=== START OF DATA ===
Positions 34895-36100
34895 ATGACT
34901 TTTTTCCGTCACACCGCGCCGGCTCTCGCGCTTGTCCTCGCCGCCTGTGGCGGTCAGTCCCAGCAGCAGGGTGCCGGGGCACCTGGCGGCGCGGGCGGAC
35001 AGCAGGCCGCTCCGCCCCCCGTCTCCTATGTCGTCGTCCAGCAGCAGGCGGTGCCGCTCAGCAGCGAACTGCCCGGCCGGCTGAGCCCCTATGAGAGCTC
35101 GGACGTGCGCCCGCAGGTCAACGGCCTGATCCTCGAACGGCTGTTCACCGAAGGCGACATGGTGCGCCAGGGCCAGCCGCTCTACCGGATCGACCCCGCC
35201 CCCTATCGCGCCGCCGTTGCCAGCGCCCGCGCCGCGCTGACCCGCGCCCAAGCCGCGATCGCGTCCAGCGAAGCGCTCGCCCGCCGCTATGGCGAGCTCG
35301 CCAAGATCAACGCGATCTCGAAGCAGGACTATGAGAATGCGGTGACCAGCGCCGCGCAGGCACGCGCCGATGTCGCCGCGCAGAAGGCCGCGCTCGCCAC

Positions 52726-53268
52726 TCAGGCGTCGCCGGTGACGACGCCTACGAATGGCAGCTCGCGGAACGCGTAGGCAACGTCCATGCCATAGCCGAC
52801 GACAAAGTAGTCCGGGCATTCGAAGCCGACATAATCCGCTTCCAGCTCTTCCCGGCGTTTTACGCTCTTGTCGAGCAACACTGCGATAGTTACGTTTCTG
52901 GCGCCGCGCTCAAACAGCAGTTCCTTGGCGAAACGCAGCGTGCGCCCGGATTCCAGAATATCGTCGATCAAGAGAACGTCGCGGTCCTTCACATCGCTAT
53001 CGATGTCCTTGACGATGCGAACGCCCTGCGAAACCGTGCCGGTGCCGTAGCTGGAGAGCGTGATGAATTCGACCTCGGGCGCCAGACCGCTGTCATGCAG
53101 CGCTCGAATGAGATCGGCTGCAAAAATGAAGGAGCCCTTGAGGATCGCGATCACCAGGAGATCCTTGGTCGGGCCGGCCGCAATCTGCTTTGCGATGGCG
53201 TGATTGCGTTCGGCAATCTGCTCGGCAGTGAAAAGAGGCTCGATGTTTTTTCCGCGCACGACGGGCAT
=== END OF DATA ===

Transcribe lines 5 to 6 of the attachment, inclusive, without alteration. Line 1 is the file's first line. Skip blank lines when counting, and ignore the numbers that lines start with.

35101 GGACGTGCGCCCGCAGGTCAACGGCCTGATCCTCGAACGGCTGTTCACCGAAGGCGACATGGTGCGCCAGGGCCAGCCGCTCTACCGGATCGACCCCGCC
35201 CCCTATCGCGCCGCCGTTGCCAGCGCCCGCGCCGCGCTGACCCGCGCCCAAGCCGCGATCGCGTCCAGCGAAGCGCTCGCCCGCCGCTATGGCGAGCTCG